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Not sure if this young man will have to attend school bands, but I've seen stories here on SOTW that some US music directors don't appreciate vintage horns for that.

Otherwise I would let him play the horn with the best sound and tuning, since differences in ergonomics are normally not a big issue for alto's.
This one is a killer. Make sure he practices. The band directors will look for reasons as to why their kids aren't playing well and if there's an "ugly horn" that can take the blame, it will. Don't let these directors (who oftentimes are not saxophone players) throw out a 50+ year old saxophone in perfect condition for superficial reasons.
 

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Also, ask yourself the question "Why is the Selmer system now universally used"?
The answer is quite simple (and the exact same answer as to why the 'traditional system' was previously "universally used'")

Because it is industry standard now. Every contemporary maker does it. No mass-produced, contemporary maker has endeavored to develop and introduce another design (nor would it be penny-wise to, from a corporate risk-reward point of view).

I know folks might prefer the answer to be : "because over time it has proven superior, period".

But the likely alternate answer (if you didn't like my first one) is: "because when post-1980 companies were designing their horns, their R & D dept asked - "what is considered the best sax in the world"?- then came to the conclusion - "OK, let's copy THAT one !"

Some brands 'modern system' feels great, some don't. Some makers 'traditional layout' feels great....others, notsomuch.
 

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This one is a killer. Make sure he practices. The band directors will look for reasons as to why their kids aren't playing well and if there's an "ugly horn" that can take the blame, it will. Don't let these directors (who oftentimes are not saxophone players) throw out a 50+ year old saxophone in perfect condition for superficial reasons.
Depends on where the kid is as far as his musical endeavors. Grade school, middle school - notsomuch. But some HS and college, certainly you hear this now and again.

Should the player have a well-playing older horn and be approached by such a situation, I always suggest them to reply : "sounds good to me, Maestro. When are you taking me shopping ?"
 

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Not sure if this young man will have to attend school bands, but I've seen stories here on SOTW that some US music directors don't appreciate vintage horns for that.

Otherwise I would let him play the horn with the best sound and tuning, since differences in ergonomics are normally not a big issue for alto's.
A couple of notes......

  • I started on, and played a Conn 6M all through my elementary and high school career. I switched to a Mark VI for college and for the next 35 years. The transition was not difficult. The acoustic differences were more of a challenge than the ergonomics.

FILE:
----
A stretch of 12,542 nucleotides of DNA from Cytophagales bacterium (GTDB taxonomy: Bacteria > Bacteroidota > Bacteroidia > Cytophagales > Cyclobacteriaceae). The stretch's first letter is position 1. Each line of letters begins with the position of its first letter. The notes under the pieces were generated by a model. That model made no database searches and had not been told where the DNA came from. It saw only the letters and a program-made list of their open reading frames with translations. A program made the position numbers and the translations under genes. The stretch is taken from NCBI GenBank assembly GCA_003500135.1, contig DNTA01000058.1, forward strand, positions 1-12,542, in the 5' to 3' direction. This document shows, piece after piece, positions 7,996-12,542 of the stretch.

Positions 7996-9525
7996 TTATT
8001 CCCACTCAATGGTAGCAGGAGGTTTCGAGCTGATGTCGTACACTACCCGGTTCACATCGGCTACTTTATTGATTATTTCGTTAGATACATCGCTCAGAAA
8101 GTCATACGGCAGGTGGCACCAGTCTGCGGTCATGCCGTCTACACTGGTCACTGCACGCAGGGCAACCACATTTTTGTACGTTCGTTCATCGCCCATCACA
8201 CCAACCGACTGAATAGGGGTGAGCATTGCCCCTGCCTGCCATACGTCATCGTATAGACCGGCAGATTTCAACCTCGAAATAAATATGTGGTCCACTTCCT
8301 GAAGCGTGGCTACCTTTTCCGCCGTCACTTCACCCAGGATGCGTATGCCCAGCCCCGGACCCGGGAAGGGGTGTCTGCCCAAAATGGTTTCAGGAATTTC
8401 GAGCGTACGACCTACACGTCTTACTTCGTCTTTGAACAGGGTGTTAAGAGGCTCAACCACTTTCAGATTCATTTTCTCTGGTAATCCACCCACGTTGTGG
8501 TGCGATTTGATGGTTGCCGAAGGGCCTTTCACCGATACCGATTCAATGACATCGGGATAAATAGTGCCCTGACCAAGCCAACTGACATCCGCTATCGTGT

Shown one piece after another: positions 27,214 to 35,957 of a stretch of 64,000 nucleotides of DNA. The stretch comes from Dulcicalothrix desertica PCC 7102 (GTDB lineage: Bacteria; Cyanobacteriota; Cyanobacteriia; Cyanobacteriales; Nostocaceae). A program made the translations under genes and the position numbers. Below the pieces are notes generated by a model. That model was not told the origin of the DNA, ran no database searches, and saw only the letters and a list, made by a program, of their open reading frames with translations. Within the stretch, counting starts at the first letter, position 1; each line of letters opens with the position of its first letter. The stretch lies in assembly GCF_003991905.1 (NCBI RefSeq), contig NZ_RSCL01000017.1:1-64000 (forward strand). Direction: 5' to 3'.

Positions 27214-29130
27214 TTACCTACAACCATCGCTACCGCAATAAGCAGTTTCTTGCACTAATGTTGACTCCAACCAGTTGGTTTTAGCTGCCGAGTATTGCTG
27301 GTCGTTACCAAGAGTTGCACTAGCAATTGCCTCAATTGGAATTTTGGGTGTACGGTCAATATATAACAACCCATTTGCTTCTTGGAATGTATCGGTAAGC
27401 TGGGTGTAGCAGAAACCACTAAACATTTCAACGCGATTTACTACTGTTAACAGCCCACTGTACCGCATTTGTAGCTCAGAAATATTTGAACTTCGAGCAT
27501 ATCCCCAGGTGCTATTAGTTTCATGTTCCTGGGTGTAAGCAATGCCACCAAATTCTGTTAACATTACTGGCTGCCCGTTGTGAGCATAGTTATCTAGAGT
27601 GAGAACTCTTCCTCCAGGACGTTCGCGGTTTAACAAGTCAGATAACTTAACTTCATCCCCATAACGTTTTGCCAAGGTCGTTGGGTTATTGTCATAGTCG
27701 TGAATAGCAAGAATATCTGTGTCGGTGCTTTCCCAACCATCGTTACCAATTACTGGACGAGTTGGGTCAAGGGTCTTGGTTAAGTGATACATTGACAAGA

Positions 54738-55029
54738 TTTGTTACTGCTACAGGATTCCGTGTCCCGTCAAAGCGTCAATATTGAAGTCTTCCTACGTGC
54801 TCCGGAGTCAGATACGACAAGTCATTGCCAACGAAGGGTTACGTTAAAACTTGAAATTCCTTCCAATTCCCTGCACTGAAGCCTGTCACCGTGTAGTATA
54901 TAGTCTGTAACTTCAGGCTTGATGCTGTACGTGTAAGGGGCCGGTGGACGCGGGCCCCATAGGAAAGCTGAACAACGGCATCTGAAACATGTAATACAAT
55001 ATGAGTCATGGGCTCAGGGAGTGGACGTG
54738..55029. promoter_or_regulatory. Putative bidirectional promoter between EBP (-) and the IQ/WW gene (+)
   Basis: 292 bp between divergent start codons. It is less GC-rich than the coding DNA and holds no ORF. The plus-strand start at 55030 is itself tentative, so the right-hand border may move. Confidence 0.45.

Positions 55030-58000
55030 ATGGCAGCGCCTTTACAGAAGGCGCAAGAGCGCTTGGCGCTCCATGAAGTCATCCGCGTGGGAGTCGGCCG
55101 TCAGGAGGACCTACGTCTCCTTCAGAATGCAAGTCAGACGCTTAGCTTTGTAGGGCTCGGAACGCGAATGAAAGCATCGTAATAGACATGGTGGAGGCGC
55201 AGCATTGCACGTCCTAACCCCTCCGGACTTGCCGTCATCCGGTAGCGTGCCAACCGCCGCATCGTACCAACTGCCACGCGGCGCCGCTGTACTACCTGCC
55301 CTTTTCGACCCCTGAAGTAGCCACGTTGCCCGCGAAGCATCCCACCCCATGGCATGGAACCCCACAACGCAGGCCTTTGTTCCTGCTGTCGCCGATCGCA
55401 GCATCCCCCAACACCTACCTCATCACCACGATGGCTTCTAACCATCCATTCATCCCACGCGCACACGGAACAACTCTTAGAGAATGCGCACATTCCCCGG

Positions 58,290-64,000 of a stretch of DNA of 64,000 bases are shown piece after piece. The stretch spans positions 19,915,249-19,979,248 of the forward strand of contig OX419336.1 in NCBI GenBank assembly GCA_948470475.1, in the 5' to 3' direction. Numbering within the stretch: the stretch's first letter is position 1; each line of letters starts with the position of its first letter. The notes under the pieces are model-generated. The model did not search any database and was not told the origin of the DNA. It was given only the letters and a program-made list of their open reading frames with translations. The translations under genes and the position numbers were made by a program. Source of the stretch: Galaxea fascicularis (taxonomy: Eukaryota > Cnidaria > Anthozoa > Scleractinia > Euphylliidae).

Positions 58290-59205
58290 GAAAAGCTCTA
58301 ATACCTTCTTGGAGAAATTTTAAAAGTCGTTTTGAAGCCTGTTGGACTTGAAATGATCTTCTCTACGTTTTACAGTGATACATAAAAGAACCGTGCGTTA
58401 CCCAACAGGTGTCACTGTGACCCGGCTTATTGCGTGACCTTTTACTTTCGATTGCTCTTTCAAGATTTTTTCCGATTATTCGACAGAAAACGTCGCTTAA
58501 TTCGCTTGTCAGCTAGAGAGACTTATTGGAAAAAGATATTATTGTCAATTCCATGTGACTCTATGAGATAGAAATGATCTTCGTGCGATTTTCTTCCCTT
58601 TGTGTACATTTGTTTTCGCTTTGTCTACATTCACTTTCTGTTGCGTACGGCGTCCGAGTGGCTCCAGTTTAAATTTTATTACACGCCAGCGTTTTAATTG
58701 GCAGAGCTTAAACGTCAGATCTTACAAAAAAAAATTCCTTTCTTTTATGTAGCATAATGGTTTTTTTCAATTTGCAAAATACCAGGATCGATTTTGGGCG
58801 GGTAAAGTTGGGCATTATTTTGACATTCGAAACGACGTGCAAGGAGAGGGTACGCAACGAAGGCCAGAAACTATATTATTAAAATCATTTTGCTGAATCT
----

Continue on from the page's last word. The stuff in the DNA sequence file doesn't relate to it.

• As a US music director, I would not agree that we are not fans of vintage instruments. We are not fans of old clunkers that do not play well. Many times I have had new students come in with instruments that have been in storage for 20 or more years after being played by a student for seven or eight years. These instruments are frequently in terrible condition and really require a full overhaul to be playable. In these cases, I advise parents that perhaps it would be better to find a more modern instrument in playing condition rather than investing more money than the instrument is worth. If it is a really good instrument, I recommend that it be overhauled and put back into service.
 

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I have a young man here who is going to start playing the sax in the fall. I found a sweet-sounding 1950s Elkhart Alto with awesome intonation that seemed perfect for him...then I started thinking.

If my son starts on a vintage horn with vintage ergos, is he going to be challenged later on if he swtiches to something like a YAS-23 or Jupiter? Is it better to start him with a modern ergo? I have a Chinese copy of a Yani A991 that he's tried...seems OK on both...ideas?

Thanks!
I'd be surprised if he encountered any problems switching from vintage ergonomics to modern. I would think it's harder (though still not super hard) to switch from modern to vintage.
 

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I'd be surprised if he encountered any problems switching from vintage ergonomics to modern. I would think it's harder (though still not super hard) to switch from modern to vintage.
I have a TT alto and a yas-23 and it isn't that hard to switch back and forth though the yas-23 is definitely easier to play. Presumably a 50s horn would have more modern ergos than my TT which doesn't have a front F and has a button G#. I can't imagine that anybody would find it much of a challenge after a couple of days.
 

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For a first horn I would never hesitate to suggest a Conn "shooting stars" Alto, 50's vintage but no later. Reasons......
1: cheap, even if you have to have a service and a few pads,
2: Solid and reliable.
3: key work/ergos. Yep for smaller hands these are much more comfortable to play than say a Selmer SA80 (or copy?). Key work can feel a bit industrial but certainly not bad.
4: they have that great Conn tone - something you will never get out of a Yahama!
 
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